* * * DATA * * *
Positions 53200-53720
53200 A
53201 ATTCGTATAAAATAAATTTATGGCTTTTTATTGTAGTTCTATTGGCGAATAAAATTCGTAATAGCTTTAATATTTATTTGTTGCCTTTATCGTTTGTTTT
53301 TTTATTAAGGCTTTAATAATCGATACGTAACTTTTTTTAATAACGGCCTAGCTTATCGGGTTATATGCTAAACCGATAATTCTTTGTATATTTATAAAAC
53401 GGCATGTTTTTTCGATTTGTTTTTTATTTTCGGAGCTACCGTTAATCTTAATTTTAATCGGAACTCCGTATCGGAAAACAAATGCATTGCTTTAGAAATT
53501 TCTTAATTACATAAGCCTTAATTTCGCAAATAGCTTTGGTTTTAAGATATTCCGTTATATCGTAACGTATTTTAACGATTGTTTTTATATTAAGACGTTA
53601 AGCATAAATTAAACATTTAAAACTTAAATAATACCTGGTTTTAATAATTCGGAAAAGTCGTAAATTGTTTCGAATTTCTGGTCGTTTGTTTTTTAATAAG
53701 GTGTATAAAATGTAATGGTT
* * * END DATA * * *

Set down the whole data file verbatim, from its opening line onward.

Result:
Positions 53200-53720
53200 A
53201 ATTCGTATAAAATAAATTTATGGCTTTTTATTGTAGTTCTATTGGCGAATAAAATTCGTAATAGCTTTAATATTTATTTGTTGCCTTTATCGTTTGTTTT
53301 TTTATTAAGGCTTTAATAATCGATACGTAACTTTTTTTAATAACGGCCTAGCTTATCGGGTTATATGCTAAACCGATAATTCTTTGTATATTTATAAAAC
53401 GGCATGTTTTTTCGATTTGTTTTTTATTTTCGGAGCTACCGTTAATCTTAATTTTAATCGGAACTCCGTATCGGAAAACAAATGCATTGCTTTAGAAATT
53501 TCTTAATTACATAAGCCTTAATTTCGCAAATAGCTTTGGTTTTAAGATATTCCGTTATATCGTAACGTATTTTAACGATTGTTTTTATATTAAGACGTTA
53601 AGCATAAATTAAACATTTAAAACTTAAATAATACCTGGTTTTAATAATTCGGAAAAGTCGTAAATTGTTTCGAATTTCTGGTCGTTTGTTTTTTAATAAG
53701 GTGTATAAAATGTAATGGTT